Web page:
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This Denver park exists because a Coloradan asked Jimmy Carter for the funding

Helen Ginsburg got her meeting with President Jimmy Carter in 1978, despite overlooking the invitation and throwing it in the trash.

DENVER — Whether it was skiing in the mountains or building Habitat for Humanity homes, former President Jimmy Carter is forever linked to Colorado. He entered hospice care this weekend, 45 years after a Coloradan went to Washington, D.C. to ask him for money.

“If you give me a challenge, I will meet it with heart and soul. I won’t fail,” Denverite Helen Ginsburg said.

As head of the Babi Yar Park Foundation in 1978, Ginsburg needed more funding to develop the park near the corner of Parker Road and Havana Street. The park was to become a memorial for the 200,000 Jews, Ukrainians and others murdered by Nazis at the Babi Yar ravine in Kyiv from 1941 to 1943.

“I said there’s only one thing we can do to get this money. I’ve got to go talk to President Carter,” Ginsburg said.

Credit: 9NEWS
Helen Ginsburg

Think of that today. Simply saying, "I’m going to write a letter to President Biden and get a meeting about federal funding."

Ginsburg succeeded, but almost missed the opportunity.

“I got the appointment and I almost threw the invitation away,” Ginsburg said.

Her son, Noel, caught what she overlooked.

“I’m tossing all this junk mail, and he says, ‘Mom!’, and he picked up an envelope and he said, ‘Why did you throw this here, it’s from The White House.’ I said, ‘Honey, it isn’t from the White House, that’s White House Decorating in the –.' He said, ‘Mom, this is from the White House,’” Ginsburg said.

She got her meeting with President Carter on June 15, 1978.

“I went through my story because he asked me to speak first. I had to get up there and speak to him personally and tell the whole story,” Ginsburg said. “I had a big envelope stuffed with information, and I said, ‘Mr. President, I may have forgotten something, but everything’s in here if you want to read it when you have time some time, and he took it and put it down. He said, 'You’ve told me enough, I was going to fund this for you.’”

Credit: White House
Helen Ginsburg meets with President Jimmy Carter on June 15, 1978.

She went to Washington, D.C., met with the president and left with $178,000.

“And that put the project over the top, and it endeared that man to me for the rest of my life,” Ginsburg said.

The money allowed Babi Yar Park to be completed.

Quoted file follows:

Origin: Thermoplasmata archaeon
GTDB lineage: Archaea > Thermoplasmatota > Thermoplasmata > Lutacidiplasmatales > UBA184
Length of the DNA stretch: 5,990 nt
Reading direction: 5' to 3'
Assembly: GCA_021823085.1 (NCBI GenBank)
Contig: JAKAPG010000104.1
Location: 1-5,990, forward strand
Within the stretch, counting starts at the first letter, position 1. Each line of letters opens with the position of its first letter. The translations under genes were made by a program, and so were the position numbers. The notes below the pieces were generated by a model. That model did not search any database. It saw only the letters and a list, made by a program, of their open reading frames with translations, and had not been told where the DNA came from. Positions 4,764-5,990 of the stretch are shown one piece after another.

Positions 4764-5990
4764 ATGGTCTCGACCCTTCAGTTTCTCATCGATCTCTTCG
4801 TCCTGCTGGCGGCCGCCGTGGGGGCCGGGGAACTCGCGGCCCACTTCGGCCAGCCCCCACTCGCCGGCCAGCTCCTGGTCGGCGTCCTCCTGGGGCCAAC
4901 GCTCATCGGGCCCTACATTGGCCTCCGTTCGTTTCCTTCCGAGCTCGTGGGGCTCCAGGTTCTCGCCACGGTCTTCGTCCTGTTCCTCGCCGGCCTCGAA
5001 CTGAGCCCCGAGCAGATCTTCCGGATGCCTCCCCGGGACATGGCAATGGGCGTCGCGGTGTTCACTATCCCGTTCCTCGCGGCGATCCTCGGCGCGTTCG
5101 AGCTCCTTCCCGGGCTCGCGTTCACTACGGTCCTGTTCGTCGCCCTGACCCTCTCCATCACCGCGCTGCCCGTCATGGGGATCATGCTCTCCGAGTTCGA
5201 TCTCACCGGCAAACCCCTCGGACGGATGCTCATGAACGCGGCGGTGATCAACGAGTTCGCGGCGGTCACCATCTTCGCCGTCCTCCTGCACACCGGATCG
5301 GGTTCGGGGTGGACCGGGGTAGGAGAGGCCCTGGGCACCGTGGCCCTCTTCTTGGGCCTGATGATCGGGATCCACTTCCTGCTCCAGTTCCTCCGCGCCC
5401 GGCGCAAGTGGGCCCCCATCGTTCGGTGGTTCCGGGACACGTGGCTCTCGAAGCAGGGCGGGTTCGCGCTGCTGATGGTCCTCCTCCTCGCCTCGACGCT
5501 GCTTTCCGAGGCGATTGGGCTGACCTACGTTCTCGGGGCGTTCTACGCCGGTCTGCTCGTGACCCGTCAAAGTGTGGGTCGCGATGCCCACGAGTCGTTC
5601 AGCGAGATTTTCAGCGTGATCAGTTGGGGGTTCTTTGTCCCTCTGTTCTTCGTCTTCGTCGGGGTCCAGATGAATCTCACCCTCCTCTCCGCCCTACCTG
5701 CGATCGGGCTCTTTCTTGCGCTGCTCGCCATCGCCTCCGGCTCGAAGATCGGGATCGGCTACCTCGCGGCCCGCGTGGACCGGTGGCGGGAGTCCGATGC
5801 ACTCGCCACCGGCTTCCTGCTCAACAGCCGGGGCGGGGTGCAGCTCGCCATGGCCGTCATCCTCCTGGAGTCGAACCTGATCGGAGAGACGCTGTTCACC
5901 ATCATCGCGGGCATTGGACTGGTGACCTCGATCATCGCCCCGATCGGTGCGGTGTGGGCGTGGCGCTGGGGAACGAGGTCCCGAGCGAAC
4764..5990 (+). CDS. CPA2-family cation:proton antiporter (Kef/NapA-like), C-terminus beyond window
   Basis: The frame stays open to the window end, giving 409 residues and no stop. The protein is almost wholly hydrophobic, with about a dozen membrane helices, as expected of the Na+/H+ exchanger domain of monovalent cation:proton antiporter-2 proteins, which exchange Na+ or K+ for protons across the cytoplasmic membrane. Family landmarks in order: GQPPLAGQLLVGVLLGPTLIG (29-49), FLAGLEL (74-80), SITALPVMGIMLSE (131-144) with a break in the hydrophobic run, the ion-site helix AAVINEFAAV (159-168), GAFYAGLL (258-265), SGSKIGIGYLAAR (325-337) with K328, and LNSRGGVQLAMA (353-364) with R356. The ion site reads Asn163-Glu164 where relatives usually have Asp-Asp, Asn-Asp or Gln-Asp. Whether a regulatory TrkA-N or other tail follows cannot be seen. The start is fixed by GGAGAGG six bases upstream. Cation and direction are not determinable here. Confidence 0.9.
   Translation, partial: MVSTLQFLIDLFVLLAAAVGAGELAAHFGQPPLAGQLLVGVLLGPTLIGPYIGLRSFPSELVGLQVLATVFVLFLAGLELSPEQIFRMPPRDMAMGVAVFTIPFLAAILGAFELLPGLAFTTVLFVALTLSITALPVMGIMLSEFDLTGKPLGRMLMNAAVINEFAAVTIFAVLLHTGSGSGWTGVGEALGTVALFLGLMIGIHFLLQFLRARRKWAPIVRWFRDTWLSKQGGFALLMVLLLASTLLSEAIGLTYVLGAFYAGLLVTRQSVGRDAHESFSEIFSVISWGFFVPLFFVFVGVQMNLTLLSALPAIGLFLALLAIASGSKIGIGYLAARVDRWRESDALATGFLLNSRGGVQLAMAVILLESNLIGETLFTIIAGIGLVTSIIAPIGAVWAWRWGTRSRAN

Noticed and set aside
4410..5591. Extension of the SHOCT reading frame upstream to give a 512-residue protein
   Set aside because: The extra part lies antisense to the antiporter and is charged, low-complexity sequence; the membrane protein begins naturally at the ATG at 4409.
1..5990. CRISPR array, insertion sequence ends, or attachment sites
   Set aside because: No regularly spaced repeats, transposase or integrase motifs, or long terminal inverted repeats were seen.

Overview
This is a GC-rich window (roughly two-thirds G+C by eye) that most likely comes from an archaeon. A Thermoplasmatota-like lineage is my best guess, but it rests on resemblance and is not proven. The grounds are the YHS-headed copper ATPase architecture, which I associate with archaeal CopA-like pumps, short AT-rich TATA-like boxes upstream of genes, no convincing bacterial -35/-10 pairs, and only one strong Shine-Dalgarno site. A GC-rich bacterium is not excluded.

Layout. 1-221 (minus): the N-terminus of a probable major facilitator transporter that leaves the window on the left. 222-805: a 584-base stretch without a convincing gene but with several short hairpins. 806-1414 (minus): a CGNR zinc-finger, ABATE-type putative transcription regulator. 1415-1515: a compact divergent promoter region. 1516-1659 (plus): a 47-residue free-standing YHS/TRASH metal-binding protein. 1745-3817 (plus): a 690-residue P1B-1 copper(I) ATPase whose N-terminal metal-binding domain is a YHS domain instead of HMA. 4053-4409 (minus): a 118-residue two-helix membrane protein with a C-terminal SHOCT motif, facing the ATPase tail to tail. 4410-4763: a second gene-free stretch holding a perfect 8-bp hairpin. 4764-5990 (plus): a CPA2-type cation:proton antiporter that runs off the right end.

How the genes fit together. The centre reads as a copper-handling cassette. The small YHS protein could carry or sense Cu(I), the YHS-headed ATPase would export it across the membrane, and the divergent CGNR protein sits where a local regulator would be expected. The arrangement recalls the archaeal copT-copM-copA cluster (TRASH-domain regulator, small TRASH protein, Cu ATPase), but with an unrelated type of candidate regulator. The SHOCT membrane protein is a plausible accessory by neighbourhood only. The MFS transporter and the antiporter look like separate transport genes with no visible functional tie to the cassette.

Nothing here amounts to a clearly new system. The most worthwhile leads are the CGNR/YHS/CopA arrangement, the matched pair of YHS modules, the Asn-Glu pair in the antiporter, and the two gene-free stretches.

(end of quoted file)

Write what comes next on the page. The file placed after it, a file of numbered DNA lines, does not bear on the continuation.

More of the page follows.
“The park actually speaks out about caring for all people. No matter color, race, religion, you name it. ‘Care,’” Ginsburg said.

According to Ginsburg, the money released by Carter was overflow money originally set aside for Big Thompson flood recovery.

“Too much money was allocated for Colorado for its needs,” Ginsburg said.

When she learned that Carter was being moved to hospice care, it brought back memories of their meeting.

“This letter, which I treasure very much, is from Jimmy Carter,” Ginsburg said.

Credit: 9NEWS
Babi Yard Memorial Park

“I can remember his face as the younger man that he was and the goodness that I felt emanated so naturally from him. His caring. His understanding. His interest. His thoughtfulness. It was a wonderful, wonderful moment to have those feelings then and to have retained them because this meant so much to me,” Ginsburg said. “When I heard he was passing -- on his way -- it struck me hard.”

After getting him to say yes to the funding, she tried to get a second yes with a personal invitation to the dedication of Babi Yar Park on Oct. 2, 1983.

It is not often someone saves a rejection letter, but Ginsburg framed the letter Carter mailed sending his regrets.

“It was good to hear from you. I appreciated your kind letter inviting me to addres the dedication of the Babi Yar Memorial Park on Sunday, October 2, 1983.

Because of my professorship at Emory and the concerted work I am doing on the Presidential Library and a new Policy Center, I have had to restrict my other activities. I regret that I cannot accept your fine invitation.

With best wishes for a successful ceremony,


Jimmy Carter

P.S. I will have to be in Washington, but will be with you in spirit.”

“I am so thankful to him. He has no idea,” Ginsburg said.

Credit: 9NEWS
President Carter's letter to Helen Ginsburg

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